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BOSTON — David Price was bothered by a cracked nail on his middle finger on Saturday night, Red Sox manager John Farrell said Sunday morning, clearing up some vague comments from Price after his start.
The nail problem developed during Saturday’s 6-3 loss to the Angels. It’s unclear at this point if Price will throw his regular side session before his next start. Either way, Farrell said everything points to Price making that next appearance.
“He had a little bit of a fingernail issue that he was starting to feel, and while I thought he was still very strong last night, I felt like we had a chance to hopefully stay ahead of something more severe taking place,” Farrell said. “So he's dealing with a little bit of a cracked nail on that middle finger, not the same finger in which the blister has appeared on.
“This is something that he's dealt with in the past. Knows that it can lead to something that might affect him more. So to take him out of the game at that time rather than risk further cracking of the nail and further severity to the way it feels.”
A blister Price dealt with this month developed on his ring finger.
Price talked about his removal after six innings against the Angels as a decision made with the long term in mind, and hinted at something physically bothering him. He was at 103 pitches with three runs, two earned, allowed.
"There's a lot of stuff going on right now,” Price said Saturday night. “You don't want it to linger into the next start, or two or three weeks from now, and that's why we did what we did."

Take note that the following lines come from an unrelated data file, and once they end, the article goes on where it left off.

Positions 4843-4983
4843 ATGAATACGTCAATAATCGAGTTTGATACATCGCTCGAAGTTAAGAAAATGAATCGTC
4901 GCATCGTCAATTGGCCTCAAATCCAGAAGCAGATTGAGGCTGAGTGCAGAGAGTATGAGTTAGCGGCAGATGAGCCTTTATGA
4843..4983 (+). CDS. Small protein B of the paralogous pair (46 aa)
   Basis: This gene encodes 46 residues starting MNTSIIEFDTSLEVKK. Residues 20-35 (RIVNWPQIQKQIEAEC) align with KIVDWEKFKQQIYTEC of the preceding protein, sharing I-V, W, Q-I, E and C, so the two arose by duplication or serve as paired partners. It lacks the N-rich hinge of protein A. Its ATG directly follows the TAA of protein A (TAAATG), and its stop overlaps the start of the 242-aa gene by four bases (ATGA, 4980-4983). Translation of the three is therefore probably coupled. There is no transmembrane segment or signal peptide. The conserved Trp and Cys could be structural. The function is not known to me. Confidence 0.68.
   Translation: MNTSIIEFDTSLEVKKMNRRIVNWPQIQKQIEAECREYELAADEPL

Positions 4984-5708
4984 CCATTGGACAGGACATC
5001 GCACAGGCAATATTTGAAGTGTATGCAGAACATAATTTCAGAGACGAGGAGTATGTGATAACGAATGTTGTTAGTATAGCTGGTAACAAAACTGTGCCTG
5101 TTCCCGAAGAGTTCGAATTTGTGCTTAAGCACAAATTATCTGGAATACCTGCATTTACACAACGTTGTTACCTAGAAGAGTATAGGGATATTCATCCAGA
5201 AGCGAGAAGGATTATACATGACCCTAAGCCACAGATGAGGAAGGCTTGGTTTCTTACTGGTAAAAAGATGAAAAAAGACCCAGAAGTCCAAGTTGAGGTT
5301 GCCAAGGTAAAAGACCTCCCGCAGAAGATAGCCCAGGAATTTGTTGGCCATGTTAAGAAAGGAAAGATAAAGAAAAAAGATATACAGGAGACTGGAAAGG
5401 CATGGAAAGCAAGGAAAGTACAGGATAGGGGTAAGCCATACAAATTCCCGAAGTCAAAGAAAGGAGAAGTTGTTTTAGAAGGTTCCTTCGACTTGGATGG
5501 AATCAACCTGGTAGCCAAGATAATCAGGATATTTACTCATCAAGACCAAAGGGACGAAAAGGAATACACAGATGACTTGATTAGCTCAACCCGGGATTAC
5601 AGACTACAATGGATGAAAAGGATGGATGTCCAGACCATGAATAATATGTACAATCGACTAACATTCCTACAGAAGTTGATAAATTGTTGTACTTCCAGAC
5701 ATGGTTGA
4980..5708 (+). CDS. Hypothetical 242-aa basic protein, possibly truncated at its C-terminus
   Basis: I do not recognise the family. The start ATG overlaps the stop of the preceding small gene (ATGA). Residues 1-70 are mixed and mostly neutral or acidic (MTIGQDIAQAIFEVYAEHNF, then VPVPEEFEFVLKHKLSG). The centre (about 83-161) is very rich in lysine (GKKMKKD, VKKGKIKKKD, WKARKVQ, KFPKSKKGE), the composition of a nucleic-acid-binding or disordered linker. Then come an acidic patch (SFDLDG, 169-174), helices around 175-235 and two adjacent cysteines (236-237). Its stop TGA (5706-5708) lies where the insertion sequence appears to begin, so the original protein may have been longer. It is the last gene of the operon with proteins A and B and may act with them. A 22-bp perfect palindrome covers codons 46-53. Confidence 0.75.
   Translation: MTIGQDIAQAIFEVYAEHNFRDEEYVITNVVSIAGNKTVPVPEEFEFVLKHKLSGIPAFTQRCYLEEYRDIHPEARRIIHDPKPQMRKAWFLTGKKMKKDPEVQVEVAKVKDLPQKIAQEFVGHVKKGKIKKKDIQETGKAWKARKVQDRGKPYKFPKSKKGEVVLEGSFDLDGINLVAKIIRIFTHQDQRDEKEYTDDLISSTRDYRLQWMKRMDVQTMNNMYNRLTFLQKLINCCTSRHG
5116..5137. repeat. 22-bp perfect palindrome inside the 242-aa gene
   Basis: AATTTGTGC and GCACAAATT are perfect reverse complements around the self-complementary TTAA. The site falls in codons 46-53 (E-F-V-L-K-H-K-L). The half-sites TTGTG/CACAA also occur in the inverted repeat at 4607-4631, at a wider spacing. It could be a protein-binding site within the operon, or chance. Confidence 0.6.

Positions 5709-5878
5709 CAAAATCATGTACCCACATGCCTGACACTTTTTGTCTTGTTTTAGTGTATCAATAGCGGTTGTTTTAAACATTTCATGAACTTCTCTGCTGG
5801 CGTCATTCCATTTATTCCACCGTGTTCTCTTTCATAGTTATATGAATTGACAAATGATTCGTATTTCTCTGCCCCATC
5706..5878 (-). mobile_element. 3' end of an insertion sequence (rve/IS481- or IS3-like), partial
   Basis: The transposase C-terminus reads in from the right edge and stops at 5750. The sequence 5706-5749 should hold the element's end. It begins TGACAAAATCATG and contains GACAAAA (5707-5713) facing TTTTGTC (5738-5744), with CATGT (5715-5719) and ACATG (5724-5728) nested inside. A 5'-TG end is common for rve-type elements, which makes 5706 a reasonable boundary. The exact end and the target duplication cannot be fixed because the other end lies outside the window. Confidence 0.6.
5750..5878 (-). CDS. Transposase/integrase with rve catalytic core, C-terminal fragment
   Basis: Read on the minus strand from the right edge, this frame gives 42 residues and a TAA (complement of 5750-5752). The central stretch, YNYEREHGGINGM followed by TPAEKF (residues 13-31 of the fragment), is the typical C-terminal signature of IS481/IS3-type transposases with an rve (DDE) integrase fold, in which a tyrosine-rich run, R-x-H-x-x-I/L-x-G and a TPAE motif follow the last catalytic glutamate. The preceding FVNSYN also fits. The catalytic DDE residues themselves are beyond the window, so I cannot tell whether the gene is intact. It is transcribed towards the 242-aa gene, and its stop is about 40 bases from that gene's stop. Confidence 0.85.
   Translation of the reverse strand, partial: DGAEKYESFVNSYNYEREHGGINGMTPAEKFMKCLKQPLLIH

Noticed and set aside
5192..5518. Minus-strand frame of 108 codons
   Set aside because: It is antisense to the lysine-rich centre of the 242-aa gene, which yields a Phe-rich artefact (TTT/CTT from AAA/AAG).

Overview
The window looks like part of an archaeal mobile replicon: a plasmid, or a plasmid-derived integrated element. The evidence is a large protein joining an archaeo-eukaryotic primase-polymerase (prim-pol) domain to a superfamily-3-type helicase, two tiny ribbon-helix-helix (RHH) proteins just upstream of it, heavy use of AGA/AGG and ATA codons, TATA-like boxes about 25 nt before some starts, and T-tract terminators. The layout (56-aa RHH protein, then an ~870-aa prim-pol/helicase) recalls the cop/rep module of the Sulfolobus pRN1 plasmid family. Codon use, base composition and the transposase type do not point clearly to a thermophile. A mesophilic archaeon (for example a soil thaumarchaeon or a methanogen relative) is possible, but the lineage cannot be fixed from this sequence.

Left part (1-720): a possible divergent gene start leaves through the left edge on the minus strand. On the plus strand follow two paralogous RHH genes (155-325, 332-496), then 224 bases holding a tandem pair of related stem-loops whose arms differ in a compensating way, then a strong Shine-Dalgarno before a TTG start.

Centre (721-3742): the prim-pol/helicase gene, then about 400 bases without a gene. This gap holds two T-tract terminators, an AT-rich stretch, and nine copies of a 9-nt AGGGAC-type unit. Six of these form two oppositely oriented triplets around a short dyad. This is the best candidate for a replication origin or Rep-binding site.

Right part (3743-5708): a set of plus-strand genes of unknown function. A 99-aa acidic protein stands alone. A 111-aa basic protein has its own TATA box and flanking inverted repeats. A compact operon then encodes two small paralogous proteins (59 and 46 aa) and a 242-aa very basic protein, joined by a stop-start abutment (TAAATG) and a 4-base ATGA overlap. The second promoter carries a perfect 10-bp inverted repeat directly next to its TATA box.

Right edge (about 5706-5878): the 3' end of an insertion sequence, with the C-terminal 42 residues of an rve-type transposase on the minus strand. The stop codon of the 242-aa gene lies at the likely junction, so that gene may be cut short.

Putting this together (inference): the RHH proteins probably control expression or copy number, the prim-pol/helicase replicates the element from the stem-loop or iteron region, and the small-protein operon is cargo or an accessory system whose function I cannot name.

Despite the nail, Price showed much better command than he has lately, and his velocity has been very strong — better than one could have expected coming back from an elbow injury that took away the first two months of the season.
BOSTON — David Price and Rick Porcello showed improvement on back-to-back nights Friday and Saturday, important signs for the Red Sox after a difficult month for both pitchers prior to this homestand.
Price on Saturday night went six innings and allowed three runs, two earned, in a 6-3 loss to the Angels. He fanned five and his velocity has been consistently better this year than last year.
But the most important number was his walk total: one. He walked three batters in his previous start, and four in both of his starts prior.
“Two outings ago, the first start here in Fenway,” Sox manager John Farrell said. “There was better timing in his delivery and overall better separation over the rubber. And he carried that through I thought, even though there's a higher pitch count in Houston, and has been able to maintain it here. I can't say there was one specific thing. It's been more the timing over the rubber. And you're seeing him pitch out of the stretch exclusively. Just less moving parts in a better position to repeat it.”
After Price’s final inning, the telecast captured Price calling pitching coach Carl Willis into the tunnel. Neither Farrell nor Price detailed the conversation.
“Yeah, everything was fine,” Farrell said of the conversation. “Everything is OK there.”
Price made it sound like he’s dealing with some sort of physical ailment, but was vague.
“There's a lot of stuff going on right now,” the pitcher said when asked about the desire to stay out there. “You don't want it to linger into the next start, or two or three weeks from now, and that's why we did what we did.”
Asked to elaborate, Price reinforced that the decision was to save his body for another day.
“You never want to come out of a game. But you have to look forward at the time,” Price said. “You don’t want today to cost you your next start or you know, the start after that. So that’s what happened.
“It has nothing to do with my elbow or anything like that. This is — you get past one thing and there’s another So that’s what it is.”
Price in New York in early June felt a blister develop on his ring finger. He missed an in-between start bullpen because of it.
Asked about the blister Saturday, Price said, “That one’s gone.”
Farrell indicated the blister was diminished, if not entirely gone.
“He's been dealing with that,” Farrell said. “I think while it's still present and maybe not as severe as it was when it first happened, I'm sure he's going to check on it occasionally."